The docks at Ayala Cove are typically very busy on gorgeous weekends, sometimes making it difficult to find a spot. But as the day wears on, more and more spaces open, and by the time the last ferry to Tiburon leaves at 3:30 on Sunday, more than enough spots are available to pull in and enjoy a laid-back barbecue in the park.

There's no better time to enjoy a barbecue on Angel Island than after the last ferry of landlubbers have left the island. Photo Latitude / John A.
© 2018 Latitude 38 Media, LLC

If you've never enjoyed Angel Island's charms on your own boat, we can't recommend it highly enough. A few things to keep in mind:

  • Dogs aren't allowed on the island, so leave Fido at home;
  • The park's docks close at sunset, so if you're planning to spend the night, be sure to move to a mooring before dark;
  • If you do take a mooring, stop at the dock first to pay;
  • Mooring tenants are allowed to stay ashore till 10 p.m., but they must get back and forth by dinghy;
  • Two boats are allowed to raft together on each mooring set;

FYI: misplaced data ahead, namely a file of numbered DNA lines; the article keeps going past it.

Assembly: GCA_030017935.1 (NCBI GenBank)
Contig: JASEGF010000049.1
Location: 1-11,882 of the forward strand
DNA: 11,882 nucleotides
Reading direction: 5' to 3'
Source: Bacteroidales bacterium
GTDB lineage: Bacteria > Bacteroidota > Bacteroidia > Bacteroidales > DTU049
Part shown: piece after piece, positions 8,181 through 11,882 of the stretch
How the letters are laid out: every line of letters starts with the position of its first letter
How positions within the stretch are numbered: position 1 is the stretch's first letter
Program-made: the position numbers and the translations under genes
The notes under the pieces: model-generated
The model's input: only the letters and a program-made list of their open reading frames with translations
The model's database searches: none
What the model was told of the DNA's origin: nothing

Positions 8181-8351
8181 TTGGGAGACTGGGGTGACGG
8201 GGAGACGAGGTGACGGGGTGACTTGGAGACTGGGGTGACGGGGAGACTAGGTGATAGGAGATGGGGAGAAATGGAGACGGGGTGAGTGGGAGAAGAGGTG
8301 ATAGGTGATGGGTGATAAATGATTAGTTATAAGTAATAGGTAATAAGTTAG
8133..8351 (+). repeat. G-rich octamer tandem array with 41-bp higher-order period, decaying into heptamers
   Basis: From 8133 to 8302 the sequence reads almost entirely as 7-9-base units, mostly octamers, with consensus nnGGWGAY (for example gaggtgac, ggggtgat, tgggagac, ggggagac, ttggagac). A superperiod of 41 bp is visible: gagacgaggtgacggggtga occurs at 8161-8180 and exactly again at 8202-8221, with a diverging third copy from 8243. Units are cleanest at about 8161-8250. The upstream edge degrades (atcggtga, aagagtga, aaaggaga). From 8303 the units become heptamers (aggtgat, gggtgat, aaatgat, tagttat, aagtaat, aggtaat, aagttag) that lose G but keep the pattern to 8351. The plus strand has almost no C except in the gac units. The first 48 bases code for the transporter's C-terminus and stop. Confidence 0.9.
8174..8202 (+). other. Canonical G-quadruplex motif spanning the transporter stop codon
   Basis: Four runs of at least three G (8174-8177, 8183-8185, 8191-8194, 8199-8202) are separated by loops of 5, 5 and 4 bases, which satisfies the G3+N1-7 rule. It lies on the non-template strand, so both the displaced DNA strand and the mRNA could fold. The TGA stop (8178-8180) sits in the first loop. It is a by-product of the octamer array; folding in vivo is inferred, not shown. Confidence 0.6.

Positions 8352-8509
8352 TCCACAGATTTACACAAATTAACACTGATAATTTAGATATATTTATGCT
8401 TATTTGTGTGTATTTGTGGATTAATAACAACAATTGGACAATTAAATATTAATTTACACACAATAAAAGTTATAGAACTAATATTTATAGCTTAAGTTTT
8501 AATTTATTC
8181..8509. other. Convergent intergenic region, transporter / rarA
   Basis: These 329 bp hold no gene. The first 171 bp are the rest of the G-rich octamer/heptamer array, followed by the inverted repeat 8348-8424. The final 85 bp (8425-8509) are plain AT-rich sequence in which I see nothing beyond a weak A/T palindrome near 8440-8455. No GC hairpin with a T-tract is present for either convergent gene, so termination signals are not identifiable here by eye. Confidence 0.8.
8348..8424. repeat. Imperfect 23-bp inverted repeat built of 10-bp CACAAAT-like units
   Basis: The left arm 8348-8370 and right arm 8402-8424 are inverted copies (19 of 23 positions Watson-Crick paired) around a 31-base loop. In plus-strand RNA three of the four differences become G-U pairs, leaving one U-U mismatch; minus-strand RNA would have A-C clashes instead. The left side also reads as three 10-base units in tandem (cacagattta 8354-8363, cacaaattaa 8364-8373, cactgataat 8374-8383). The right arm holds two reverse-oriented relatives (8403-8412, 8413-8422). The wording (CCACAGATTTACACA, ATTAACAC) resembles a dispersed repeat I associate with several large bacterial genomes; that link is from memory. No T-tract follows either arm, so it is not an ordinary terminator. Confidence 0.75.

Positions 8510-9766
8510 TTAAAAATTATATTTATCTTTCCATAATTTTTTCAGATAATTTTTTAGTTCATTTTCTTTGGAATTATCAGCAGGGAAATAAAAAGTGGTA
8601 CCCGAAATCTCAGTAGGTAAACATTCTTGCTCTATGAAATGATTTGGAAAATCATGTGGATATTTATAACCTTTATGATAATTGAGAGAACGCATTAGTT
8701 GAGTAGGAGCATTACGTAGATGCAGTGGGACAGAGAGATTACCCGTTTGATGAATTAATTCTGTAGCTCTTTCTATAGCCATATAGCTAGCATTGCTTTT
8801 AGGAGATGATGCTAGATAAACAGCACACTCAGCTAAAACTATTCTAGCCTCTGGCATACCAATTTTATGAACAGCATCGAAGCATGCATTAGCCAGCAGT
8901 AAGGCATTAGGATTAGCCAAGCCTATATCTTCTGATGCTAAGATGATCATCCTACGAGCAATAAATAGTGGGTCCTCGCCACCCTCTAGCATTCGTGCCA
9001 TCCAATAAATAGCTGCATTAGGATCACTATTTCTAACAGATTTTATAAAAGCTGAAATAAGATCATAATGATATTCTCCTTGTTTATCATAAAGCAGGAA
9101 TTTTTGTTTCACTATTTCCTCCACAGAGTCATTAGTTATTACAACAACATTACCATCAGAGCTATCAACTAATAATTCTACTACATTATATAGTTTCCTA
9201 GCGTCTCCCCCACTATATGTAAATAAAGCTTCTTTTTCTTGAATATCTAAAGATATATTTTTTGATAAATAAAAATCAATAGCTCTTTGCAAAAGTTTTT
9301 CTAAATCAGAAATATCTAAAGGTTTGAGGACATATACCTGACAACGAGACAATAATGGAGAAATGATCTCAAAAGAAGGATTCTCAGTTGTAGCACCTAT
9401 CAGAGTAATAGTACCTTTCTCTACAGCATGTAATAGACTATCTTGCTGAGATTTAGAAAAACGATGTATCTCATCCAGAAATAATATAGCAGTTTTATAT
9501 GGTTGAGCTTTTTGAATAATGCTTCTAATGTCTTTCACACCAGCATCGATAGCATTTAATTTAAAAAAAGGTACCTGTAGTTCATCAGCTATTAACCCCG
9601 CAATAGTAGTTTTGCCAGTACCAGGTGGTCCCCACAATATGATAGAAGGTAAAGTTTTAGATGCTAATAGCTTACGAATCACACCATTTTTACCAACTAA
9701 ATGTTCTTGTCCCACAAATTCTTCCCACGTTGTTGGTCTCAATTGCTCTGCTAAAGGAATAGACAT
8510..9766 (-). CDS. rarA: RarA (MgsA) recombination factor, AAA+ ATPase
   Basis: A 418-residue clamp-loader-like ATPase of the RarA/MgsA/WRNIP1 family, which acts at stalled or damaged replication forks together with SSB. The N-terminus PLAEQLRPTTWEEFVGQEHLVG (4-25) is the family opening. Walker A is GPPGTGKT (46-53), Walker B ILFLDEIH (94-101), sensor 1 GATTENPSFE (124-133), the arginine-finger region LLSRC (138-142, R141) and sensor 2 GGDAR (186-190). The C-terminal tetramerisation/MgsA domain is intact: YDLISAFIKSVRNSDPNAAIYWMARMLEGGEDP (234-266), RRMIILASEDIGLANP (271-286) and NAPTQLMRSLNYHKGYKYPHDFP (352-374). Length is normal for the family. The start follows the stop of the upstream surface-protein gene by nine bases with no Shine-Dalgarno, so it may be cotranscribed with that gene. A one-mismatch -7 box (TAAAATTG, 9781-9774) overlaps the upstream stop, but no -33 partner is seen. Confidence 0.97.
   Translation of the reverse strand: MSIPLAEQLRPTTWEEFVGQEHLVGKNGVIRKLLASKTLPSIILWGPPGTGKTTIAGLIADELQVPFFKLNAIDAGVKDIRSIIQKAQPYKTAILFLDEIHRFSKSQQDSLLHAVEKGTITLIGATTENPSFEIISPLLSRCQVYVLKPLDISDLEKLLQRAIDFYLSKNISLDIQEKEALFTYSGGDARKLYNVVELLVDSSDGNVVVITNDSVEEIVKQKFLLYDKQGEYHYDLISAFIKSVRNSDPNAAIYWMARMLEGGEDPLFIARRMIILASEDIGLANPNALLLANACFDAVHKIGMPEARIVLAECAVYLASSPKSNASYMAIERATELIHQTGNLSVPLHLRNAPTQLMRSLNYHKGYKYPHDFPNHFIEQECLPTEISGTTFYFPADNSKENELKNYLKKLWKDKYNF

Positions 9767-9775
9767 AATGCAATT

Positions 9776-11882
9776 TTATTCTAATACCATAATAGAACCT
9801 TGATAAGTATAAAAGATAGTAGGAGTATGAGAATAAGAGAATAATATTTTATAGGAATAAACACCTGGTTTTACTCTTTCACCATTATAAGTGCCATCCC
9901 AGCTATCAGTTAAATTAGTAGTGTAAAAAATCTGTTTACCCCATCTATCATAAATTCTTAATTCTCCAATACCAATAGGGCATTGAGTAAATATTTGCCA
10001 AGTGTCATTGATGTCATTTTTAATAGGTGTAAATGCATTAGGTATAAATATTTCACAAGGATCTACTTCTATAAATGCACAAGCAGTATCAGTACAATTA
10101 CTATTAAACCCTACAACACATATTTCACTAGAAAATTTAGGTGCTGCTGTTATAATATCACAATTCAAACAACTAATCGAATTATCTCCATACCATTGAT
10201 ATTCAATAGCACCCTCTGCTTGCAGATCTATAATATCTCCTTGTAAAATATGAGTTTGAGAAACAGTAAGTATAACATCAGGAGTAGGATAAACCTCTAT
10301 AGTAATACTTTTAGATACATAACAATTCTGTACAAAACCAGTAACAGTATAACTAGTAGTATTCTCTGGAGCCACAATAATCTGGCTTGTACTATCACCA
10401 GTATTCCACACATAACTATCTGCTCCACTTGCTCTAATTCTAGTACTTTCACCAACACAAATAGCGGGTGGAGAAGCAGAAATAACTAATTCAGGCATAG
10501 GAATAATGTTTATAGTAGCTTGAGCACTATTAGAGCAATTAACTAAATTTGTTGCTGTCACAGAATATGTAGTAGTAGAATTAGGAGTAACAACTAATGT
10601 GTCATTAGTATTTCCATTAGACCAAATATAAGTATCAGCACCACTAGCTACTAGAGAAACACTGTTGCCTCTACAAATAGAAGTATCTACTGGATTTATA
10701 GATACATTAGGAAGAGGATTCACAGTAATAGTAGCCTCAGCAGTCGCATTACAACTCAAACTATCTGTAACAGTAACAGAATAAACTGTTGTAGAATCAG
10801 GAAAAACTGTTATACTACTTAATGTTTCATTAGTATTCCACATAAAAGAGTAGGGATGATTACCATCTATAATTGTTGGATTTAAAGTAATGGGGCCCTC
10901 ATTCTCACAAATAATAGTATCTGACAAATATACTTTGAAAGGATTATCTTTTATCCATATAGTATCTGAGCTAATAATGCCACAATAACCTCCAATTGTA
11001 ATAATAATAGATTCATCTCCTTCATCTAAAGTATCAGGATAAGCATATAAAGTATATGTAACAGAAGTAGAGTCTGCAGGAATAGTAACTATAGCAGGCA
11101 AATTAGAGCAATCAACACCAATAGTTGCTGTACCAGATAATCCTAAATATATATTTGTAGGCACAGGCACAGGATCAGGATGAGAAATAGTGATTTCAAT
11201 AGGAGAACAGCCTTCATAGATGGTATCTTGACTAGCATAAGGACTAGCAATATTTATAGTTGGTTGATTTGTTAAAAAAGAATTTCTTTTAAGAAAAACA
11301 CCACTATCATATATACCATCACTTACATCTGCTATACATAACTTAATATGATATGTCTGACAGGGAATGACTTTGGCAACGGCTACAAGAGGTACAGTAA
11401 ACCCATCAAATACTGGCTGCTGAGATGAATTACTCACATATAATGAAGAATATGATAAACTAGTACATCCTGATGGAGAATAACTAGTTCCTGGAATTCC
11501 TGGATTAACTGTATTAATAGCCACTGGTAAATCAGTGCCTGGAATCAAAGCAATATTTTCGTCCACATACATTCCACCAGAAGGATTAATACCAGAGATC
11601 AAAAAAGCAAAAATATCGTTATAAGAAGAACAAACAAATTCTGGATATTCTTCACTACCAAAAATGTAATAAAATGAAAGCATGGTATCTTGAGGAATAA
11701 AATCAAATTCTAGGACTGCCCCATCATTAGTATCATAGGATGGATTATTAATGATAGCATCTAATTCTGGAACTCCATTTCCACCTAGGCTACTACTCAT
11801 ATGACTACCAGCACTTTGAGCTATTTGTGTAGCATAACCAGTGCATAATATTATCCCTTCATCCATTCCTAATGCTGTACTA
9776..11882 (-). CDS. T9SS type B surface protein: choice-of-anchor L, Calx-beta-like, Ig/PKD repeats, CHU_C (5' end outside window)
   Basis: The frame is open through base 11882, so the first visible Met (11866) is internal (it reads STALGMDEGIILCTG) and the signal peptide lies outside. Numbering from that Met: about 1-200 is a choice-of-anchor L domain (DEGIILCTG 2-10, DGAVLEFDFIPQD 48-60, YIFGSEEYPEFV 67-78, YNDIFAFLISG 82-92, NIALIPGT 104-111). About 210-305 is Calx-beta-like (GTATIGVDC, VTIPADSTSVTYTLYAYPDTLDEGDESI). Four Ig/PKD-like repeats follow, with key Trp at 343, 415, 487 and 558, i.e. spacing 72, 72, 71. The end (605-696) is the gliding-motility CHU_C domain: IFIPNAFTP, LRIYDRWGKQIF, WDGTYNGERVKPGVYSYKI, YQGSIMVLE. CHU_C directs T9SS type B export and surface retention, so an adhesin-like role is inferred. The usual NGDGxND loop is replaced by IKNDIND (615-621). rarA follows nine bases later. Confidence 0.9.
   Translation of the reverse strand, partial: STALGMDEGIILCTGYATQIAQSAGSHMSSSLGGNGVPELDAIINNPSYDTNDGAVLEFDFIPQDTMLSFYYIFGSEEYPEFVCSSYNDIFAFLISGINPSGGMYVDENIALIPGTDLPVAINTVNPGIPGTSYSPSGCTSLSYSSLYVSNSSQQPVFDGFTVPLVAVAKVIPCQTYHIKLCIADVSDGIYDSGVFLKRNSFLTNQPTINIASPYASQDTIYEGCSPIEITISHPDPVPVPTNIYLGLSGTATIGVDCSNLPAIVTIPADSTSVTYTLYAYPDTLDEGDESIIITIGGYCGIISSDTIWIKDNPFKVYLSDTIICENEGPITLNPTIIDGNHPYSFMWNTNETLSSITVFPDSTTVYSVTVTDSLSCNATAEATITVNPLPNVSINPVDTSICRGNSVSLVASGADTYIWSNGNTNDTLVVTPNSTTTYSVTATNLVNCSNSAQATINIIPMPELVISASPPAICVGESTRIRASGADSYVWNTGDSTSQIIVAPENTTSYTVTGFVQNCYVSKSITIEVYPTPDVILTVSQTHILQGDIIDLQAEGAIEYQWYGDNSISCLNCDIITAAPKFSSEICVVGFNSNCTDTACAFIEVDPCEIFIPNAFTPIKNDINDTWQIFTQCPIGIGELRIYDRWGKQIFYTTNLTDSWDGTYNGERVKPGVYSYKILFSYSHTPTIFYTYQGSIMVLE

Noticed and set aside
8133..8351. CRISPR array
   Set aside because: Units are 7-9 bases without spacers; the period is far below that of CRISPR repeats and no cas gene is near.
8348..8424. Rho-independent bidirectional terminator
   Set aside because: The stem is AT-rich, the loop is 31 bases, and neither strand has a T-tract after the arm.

• The cost of a mooring is $30, but stopping at the dock is just $15.

So the next time the weather is as inviting as it was yesterday, consider switching over to 'island time'.

Many boats leave the docks before the sun goes down, making Ayala Cove a private island getaway for the lucky boaters who chose to stick around. Photo Latitude / John A.
© 2018 Latitude 38 Media, LLC

- latitude / ld

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Weekend Racing Wrap-up

August 16, 2010 – The Bay

The International Knarr Championship wrapped up on Saturday. After a decidedly gray week with a 4-knot flood during most of the regatta. © 2018 Sergei Zavarin /

The International Knarr Championship wrapped up on Saturday and, when the deciding final race was finished, the Bay's Jon Perkins came out on top. In finishing eight-points clear of his brother Chris, Perkins won the event for the third time — his first on the Bay — to become the second-winningest skipper in the 42-year history of the regatta. Perkins and his crew of Melissa and Tom Purdy and Larry Swift led the regatta from day one and never looked back. For his part, Chris Perkins took second after starting the day tied with Dane Soren Pehrsson, who ultimately finished third.

Jon Perkins
Jon Perkins won his third IKC with a wire-to-wire victory. Photo Latitude / Rob
© 2018 Latitude 38 Media, LLC